The Dutch spinner has ranked No 1 in the DJ Mag Top 100 list a record five times, including four years in a row in 2007 to 2010. He placed fifth in the list last year.

But he says being a top draw for concerts, clubs and residencies around the world can have its downsides and it wasn’t until Avicii’s death that the industry realised it needed a shift in how mental health was prioritised.

“Mental health is now an issue and people are aware. When I started DJing, this was never a topic. You're like, 'Oh, I'm so tired'. [People would reply,] 'Oh, stop whining man, they're paying you so much money and you're on a private jet. What are you complaining about?' and that's the biggest pitfall.

“I think that's the biggest danger of this industry — no matter how great it is — is that it's very difficult for most artists to say no and to choose for themselves.”

Avicii had made it known how difficult it was to be a DJ consistently touring the world and how that lifestyle negatively affected his health. He retired from touring in 2016 after going on a cross-country road trip with his friends and reflecting on that experience.

“Two weeks ago, I took the time to drive across the US with my friends and team, to just look and see and think about things in a new way. It really helped me realise that I needed to make the change that I’d been struggling with for a while,” Avicii wrote in a letter on his website.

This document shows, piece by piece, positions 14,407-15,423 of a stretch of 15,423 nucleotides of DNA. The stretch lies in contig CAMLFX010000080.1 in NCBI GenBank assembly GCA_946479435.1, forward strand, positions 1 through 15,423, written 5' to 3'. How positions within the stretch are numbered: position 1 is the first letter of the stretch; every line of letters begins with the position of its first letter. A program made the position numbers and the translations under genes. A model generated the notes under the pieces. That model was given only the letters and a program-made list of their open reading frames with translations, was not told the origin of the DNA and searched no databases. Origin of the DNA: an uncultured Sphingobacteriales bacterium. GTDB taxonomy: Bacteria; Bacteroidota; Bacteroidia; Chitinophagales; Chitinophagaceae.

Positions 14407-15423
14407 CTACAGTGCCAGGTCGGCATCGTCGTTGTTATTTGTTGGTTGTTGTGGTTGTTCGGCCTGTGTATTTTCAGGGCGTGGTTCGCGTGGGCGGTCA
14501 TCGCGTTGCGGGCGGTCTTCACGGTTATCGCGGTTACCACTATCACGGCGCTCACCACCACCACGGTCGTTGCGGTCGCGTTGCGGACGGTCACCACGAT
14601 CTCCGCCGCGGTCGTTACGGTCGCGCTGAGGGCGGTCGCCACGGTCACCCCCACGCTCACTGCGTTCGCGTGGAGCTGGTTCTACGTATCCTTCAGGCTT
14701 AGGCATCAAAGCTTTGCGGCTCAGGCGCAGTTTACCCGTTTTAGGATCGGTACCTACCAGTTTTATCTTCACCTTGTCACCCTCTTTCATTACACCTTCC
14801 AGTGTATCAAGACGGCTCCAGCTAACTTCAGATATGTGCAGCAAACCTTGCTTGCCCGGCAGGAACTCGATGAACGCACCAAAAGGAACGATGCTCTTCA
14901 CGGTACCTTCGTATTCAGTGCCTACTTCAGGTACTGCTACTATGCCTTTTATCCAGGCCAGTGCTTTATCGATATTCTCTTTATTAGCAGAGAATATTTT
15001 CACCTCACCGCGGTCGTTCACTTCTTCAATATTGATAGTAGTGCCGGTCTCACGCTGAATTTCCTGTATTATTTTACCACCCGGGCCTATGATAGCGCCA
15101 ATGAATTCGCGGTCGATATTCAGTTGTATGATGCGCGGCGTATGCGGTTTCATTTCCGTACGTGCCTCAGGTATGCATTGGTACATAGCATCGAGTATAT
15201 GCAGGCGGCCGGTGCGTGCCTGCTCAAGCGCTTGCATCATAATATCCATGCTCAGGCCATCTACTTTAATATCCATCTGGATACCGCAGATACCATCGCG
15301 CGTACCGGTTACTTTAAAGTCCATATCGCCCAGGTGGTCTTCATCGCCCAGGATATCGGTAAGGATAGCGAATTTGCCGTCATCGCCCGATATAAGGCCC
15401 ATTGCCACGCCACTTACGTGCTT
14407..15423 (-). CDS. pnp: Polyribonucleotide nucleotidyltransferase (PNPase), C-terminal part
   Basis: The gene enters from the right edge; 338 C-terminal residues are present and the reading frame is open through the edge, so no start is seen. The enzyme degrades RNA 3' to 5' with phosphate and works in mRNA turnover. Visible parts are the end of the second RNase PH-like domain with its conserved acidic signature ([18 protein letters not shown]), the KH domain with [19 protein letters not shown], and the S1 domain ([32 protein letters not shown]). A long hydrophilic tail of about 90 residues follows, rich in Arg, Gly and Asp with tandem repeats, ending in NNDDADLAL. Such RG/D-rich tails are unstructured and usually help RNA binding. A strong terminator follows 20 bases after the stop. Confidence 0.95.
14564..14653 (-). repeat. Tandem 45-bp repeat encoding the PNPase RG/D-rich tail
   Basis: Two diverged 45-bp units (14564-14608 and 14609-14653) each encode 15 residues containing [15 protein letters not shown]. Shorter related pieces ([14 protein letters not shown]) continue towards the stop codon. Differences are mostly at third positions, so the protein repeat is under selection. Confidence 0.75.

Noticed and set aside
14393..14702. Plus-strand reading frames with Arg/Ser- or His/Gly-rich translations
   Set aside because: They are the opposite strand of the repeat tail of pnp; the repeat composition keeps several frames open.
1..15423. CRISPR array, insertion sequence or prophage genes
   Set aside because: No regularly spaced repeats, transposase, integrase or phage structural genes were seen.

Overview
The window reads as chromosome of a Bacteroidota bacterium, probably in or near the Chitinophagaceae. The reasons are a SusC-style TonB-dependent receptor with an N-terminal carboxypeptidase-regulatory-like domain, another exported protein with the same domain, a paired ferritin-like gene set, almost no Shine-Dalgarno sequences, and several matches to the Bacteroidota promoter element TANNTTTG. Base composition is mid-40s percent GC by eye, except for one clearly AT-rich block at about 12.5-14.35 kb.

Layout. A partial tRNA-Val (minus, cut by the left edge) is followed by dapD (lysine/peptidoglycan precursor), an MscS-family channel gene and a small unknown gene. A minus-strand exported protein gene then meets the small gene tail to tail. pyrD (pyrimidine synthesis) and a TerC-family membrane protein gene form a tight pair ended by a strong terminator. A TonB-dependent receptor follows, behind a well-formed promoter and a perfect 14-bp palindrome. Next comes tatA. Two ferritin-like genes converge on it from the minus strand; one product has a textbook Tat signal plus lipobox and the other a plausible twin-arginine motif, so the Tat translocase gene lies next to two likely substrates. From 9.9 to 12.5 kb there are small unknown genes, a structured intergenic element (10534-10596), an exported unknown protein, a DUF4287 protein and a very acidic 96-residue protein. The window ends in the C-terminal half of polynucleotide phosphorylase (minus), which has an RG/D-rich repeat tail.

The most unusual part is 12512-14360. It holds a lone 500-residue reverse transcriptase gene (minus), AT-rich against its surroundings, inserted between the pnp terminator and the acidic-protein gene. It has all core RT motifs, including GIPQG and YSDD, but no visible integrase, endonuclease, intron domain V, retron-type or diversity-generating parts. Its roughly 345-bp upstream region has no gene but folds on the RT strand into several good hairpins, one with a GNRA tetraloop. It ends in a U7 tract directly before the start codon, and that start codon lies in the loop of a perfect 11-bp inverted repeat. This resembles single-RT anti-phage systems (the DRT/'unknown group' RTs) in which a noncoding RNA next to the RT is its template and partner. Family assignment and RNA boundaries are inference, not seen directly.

“I know I am blessed to be able to travel all around the world and perform, but I have too little left for the life of a real person behind the artist.”

I was too much of a people pleaser, trying to not disappoint festival owners, not disappoint my fans, wanting to say yes to everything
DJ Armin van Buuren

This is something van Buuren admits to previously dealing with as well. He says that before the pandemic, he felt he couldn’t say no to things, even if it meant the possibility of burning out. Where the Dutch DJ would normally do between 120 to 150 shows a year, he’s cut that number down to about 70, becoming more selective with where he plays.